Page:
From the haystacks in her barn loft to the figurines in her home, horses are part and parcel of Martha Chism's life.
She has three horses on the two acres or so that she owns near Sunnyside, and a good part of her barn is dedicated to the care and feeding of those animals.
That includes not only hay, but oats and vitamins. She has laid out in orderly fashion feeding portions for the next week or so for her horses.
She even has a security system in place, complete with video, to ward off would-be thieves. Chism says it doesn't happen often, but that she has heard of cases where people steal newborn horses before the owners can establish proof of ownership on the animal.
What especially troubles her is the fate of domestic horses when summer gives way to winter weather and high feed prices.
Chism says she's heard from more than one person about how horse owners low on feed and cash during the winter leave their domestic animal in the Satus Pass area to fend for themselves.
There are wild horses in the Satus, but domestic horses don't have a chance if left alone, she says.
"Domesticated horses cannot make it in the wild," she says. "They're used to having water and feed provided for them. They won't survive."
Chism says she's seen for herself emaciated horses up in the Satus Pass area, left there without food or water.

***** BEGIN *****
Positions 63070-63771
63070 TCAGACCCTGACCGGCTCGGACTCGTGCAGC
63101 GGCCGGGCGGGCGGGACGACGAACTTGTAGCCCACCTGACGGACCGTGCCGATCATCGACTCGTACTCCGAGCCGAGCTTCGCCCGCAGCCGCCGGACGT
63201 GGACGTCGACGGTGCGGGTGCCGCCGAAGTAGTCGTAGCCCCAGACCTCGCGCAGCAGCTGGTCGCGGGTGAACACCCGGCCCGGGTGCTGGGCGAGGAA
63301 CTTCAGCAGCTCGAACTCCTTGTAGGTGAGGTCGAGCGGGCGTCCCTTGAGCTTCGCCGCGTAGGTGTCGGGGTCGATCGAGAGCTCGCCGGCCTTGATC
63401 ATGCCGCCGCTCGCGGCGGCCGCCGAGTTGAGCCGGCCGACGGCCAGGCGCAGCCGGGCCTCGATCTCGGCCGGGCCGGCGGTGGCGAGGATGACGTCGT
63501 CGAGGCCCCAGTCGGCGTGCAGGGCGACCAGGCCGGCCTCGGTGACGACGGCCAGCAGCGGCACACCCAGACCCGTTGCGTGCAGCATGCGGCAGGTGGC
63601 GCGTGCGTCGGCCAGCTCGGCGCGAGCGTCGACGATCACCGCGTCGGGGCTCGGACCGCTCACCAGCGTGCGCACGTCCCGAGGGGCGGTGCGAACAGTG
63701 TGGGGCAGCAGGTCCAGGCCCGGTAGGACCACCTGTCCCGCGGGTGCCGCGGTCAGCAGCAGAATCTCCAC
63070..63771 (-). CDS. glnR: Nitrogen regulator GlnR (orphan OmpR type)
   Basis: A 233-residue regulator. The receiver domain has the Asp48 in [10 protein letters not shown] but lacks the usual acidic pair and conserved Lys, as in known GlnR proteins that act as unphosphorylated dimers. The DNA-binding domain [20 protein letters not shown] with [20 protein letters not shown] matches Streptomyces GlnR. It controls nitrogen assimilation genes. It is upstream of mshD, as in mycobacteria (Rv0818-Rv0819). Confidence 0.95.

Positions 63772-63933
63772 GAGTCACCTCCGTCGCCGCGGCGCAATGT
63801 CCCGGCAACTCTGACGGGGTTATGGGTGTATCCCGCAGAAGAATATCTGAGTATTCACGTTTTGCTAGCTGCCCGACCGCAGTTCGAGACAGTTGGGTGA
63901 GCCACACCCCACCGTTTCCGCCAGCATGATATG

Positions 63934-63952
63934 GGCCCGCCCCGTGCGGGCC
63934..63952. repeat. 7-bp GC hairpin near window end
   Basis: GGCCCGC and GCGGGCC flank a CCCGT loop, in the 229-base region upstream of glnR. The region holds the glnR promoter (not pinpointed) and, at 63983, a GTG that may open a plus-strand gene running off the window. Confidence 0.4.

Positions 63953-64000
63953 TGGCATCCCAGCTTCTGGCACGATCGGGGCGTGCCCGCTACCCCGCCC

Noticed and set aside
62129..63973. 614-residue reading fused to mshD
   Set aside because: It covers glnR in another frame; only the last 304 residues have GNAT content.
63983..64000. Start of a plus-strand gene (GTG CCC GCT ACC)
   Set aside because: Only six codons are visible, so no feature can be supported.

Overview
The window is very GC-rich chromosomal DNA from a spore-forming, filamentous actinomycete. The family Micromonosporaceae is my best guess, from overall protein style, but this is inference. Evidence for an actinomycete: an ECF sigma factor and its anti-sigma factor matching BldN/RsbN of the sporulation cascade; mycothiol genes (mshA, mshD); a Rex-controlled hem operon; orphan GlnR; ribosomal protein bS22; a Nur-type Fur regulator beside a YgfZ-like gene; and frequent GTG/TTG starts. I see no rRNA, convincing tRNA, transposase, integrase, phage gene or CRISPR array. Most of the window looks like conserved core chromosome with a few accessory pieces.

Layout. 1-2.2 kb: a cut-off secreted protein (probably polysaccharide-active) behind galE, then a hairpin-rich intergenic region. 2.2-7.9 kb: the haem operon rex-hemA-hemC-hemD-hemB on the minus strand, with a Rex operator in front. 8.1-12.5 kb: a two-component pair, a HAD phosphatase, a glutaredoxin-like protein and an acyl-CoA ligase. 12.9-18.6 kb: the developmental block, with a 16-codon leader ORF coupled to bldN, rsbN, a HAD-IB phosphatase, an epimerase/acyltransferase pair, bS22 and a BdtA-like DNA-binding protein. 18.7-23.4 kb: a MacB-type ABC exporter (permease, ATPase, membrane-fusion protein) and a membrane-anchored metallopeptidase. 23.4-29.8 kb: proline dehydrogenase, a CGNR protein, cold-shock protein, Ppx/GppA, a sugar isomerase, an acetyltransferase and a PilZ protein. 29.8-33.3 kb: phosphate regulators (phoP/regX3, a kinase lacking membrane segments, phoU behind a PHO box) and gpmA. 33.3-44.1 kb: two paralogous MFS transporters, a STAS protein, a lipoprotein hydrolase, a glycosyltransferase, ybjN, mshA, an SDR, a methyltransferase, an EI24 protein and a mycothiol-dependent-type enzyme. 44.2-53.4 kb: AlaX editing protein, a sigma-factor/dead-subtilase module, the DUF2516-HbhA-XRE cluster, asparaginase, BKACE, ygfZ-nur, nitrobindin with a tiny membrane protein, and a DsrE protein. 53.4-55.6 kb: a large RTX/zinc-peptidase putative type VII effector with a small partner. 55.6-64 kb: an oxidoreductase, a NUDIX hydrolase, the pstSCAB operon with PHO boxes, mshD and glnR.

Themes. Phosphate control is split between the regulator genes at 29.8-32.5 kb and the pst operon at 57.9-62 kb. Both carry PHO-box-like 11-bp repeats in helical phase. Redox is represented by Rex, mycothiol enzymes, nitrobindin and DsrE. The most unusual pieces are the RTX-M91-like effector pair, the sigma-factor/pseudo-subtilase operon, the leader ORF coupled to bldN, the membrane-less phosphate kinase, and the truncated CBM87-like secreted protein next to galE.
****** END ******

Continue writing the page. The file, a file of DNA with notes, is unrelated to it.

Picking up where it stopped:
Pat Kaley is the chief criminal deputy for Klickitat County, and he said his office doesn't have a case on file about the abandonment of wild horses in Satus Pass.
He noted a case last year involving some dead horses at Satus Pass was under the jurisdiction of Yakama Nation Tribal police since the nation's boundaries extend to that point.
As a result, Kaley said even though his office doesn't have reports of abandoned horses, "that's not to say it didn't happen."
A follow-up call to tribal police for this story was forwarded to tribal wildlife officials who refused to commen. They instead deferred to tribal council officials who were reportedly in meetings.
Whatever the status of domesticated horses at Satus, Chism says now is the time for horse owners to prepare for the winter season.
She estimates it costs about $600 to feed a horse during winter, when natural grazing fields may be unavailable due to snow and ice.
Beyond that, she says it's important to keep plenty of grains and vitamins on hand to supplement a horse's diet.
The bottom line, says Chism, is plan now so your horse doesn't suffer later.
"People shouldn't own what they can't take care of," she says. "They need to consider what it costs to feed and house horses."